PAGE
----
Top Dems call on House GOP to eliminate oil industry tax breaks

A spokesman for House Speaker John Boehner (R-Ohio) quickly cast doubt Tuesday on the chances of such a proposal gaining support. He argued that the proposal -- put forward by Senate Majority Leader Harry Reid (D-Nev.), Sen. Charles Schumer (D-N.Y.) and other top Democrats -- would raise gas prices. He also raised questions about whether the plan could gain support among other Democrats, particularly those from drilling states. "I’d be curious what Sen. Schumer’s Democratic colleagues think about this proposal to raise sky-rocketing gas and energy prices and destroy American jobs," Boehner spokesman Michael Steel said.

In a Tuesday letter to Boehner, Senate Majority Leader Harry Reid (D-Nev.) and other senior Democrats call on Republicans to consider the proposal.

“We are concerned that some of the cuts you may propose could undermine future growth just as our economy is beginning to recover,” the letter says. “Instead, we urge you to consider ending a number of tax loopholes and other subsidies that benefit big oil and gas companies. Closing these loopholes would save the federal government more than $20 billion over 10 years.”

Echoing Obama’s State of the Union comments, the senators argue that the oil industry no longer needs the tax breaks.

“The days of big oil companies making billions in record breaking profits while receiving billions in taxpayer-financed subsidies must end,” the letter says. “It defies common sense to cut programs that are creating jobs, helping jumpstart our manufacturing sector and strengthening the middle class while protecting taxpayer-funded handouts to big oil companies that add little to our economic or energy security.”

The oil industry has railed against the proposal, arguing that any effort to eliminate oil industry tax breaks would harm the economy.


Here is the full letter:

February 8, 2011

Dear Speaker Boehner,

As you know, Congress must act soon on a funding measure to keep the government running past this coming March 4. We understand that as soon as this week, House leaders may begin naming specific spending reductions in order to make good on your plan to reduce funding levels by $32 billion from the current continuing resolution.

There is broad, bipartisan agreement on the need to rein in spending, make government more efficient and bring down the deficit. We believe that the question before us is not whether we should do any cutting, but what exactly should be cut. So, as you consider spending-cut ideas for the remainder of this fiscal year, we ask that you focus on cutting programs that are wasteful and inefficient, as opposed to those that help create jobs and spur economic growth.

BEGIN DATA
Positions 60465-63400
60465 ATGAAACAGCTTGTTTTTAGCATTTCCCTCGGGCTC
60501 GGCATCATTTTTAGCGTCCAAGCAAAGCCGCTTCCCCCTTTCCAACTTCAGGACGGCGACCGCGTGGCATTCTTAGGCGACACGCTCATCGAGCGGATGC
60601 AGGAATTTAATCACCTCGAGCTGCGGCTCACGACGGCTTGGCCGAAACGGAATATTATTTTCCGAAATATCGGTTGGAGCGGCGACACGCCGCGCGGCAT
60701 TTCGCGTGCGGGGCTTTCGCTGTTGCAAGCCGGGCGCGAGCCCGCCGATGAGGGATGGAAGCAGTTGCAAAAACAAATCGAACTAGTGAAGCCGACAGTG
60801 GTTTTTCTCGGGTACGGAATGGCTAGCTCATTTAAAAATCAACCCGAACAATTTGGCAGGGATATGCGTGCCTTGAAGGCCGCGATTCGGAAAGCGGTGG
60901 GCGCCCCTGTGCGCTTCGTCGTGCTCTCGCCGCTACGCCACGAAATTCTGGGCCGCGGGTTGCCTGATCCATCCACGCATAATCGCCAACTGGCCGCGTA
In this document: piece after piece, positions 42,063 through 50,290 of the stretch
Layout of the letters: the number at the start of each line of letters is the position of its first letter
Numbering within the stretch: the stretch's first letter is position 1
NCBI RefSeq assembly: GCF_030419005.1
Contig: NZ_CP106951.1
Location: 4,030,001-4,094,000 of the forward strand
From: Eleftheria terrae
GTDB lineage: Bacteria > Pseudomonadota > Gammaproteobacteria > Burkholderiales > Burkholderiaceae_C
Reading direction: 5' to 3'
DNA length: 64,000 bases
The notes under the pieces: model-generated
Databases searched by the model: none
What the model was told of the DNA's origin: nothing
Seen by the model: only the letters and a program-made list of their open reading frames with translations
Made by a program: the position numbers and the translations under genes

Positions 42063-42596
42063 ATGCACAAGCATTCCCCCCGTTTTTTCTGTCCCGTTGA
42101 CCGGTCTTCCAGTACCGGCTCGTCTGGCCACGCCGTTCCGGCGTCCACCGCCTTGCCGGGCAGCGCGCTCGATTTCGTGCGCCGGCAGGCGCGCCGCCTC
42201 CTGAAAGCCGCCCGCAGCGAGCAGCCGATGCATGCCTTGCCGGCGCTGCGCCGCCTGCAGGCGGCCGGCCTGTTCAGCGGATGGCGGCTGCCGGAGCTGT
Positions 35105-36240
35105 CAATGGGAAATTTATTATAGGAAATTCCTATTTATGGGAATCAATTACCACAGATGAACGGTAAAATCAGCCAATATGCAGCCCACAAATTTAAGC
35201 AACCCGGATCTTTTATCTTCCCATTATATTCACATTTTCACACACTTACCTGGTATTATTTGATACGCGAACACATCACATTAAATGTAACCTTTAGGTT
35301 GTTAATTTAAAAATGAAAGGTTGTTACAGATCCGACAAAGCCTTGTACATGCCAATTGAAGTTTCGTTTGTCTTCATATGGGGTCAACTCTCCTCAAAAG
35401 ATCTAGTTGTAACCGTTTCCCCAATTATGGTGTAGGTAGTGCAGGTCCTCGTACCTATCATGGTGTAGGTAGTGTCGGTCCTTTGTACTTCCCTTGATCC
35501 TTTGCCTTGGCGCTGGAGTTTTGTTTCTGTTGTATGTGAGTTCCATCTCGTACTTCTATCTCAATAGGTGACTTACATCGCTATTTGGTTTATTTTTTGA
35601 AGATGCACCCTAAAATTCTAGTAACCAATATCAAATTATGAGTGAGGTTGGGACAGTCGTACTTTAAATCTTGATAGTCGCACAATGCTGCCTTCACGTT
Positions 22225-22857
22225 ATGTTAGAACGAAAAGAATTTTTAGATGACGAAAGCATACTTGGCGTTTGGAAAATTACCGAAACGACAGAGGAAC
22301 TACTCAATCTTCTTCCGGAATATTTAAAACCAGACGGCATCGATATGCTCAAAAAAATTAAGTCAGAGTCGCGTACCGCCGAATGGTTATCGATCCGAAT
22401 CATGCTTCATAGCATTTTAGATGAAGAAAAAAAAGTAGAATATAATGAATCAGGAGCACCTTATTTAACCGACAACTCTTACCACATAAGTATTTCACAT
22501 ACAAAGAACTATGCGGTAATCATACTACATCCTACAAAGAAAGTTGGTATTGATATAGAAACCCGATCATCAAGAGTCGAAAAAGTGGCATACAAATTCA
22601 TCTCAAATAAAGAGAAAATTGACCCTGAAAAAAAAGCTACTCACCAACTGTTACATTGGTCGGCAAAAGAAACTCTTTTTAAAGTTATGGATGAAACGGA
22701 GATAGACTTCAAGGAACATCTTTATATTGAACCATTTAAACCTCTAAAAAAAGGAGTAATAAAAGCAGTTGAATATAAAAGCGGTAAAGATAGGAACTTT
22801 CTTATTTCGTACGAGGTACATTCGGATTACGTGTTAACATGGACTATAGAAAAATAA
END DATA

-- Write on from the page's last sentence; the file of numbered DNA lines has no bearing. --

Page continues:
We are concerned that some of the cuts you may propose could undermine future growth just as our economy is beginning to recover. Instead, we urge you to consider ending a number of tax loopholes and other subsidies that benefit big oil and gas companies. Closing these loopholes would save the federal government more than $20 billion over 10 years. This is just one example of a wasteful item in the budget that could be cut in order to make a down payment toward reducing the nation’s deficit. If the House chooses to adopt this suggestion, it would represent a good first step towards cutting spending in a bipartisan way.

Just last month, Exxon reported a 53% boost in profits, making it the company’s best quarter in years. At the same time, Chevron’s fourth quarter income jumped 72%. The fact is, oil and gas companies are doing just fine while many Americans are still struggling to find work and support their families.

The days of big oil companies making billions in record breaking profits while receiving billions in taxpayer-financed subsidies must end.  It defies common sense to cut programs that are creating jobs, helping jumpstart our manufacturing sector and strengthening the middle class while protecting taxpayer-funded handouts to big oil companies that add little to our economic or energy security.  During these tough economic times, closing more than $20 billion in loopholes for big oil and gas companies would send a clear message that we can cut spending while protecting the middle class.  The country faces difficult challenges, and we look forward to working together across party lines for solutions that are in the best interests of our nation

Sincerely,

Sen. Harry Reid, Majority Leader
Sen. Dick Durbin, Assistant Majority Leader
Sen. Charles Schumer, Vice Chair of the Conference and Chair of the Democratic Policy and Communications Center
Sen. Patty Murray, Secretary of the Conference

Sen. Bill Nelson
Sen. Robert Menendez

Sen. Benjamin L. Cardin
Sen. Sherrod Brown

Sen. Sheldon Whitehouse
Sen. Kirsten Gillibrand

cc:       Honorable Eric Cantor, House Majority Leader

            Honorable Dave Camp, Chairman, House Ways and Means Committee

            Honorable Hal Rogers, Chairman, House Appropriations Committee

            Honorable Paul Ryan, Chairman, House Budget Committee

This story was updated at 1:13 p.m.